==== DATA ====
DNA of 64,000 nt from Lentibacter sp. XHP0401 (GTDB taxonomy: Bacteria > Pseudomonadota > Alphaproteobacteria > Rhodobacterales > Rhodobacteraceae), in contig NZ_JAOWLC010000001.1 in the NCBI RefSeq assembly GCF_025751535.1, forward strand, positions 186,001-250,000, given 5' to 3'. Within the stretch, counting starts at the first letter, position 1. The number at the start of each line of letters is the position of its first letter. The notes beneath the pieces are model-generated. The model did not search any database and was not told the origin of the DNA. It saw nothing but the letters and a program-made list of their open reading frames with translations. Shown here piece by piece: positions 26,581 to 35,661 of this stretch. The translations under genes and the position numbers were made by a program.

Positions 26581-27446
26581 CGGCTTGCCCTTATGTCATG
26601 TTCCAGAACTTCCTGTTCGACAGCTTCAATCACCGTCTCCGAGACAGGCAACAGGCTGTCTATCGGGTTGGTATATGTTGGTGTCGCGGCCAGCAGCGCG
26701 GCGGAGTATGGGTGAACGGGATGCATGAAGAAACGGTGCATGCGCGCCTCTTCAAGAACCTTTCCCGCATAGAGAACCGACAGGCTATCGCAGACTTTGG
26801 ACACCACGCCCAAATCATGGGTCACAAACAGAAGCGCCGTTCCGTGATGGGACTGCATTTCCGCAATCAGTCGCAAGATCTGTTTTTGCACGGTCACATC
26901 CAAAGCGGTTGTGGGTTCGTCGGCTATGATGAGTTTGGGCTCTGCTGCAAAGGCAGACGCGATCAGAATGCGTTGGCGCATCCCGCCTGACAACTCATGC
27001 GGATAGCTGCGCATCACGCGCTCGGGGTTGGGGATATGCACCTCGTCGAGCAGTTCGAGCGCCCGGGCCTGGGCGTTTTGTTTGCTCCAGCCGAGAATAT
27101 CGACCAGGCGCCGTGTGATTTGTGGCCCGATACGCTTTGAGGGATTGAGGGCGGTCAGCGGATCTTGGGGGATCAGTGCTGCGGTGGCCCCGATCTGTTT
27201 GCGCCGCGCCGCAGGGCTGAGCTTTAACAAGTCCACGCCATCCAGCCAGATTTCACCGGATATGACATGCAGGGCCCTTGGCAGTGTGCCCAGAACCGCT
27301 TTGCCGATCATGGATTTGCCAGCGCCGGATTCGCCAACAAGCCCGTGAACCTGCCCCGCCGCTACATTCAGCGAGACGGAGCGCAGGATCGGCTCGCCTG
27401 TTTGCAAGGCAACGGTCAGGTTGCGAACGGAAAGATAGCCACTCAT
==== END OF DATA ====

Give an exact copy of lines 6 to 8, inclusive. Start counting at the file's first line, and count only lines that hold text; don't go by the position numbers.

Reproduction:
26801 ACACCACGCCCAAATCATGGGTCACAAACAGAAGCGCCGTTCCGTGATGGGACTGCATTTCCGCAATCAGTCGCAAGATCTGTTTTTGCACGGTCACATC
26901 CAAAGCGGTTGTGGGTTCGTCGGCTATGATGAGTTTGGGCTCTGCTGCAAAGGCAGACGCGATCAGAATGCGTTGGCGCATCCCGCCTGACAACTCATGC
27001 GGATAGCTGCGCATCACGCGCTCGGGGTTGGGGATATGCACCTCGTCGAGCAGTTCGAGCGCCCGGGCCTGGGCGTTTTGTTTGCTCCAGCCGAGAATAT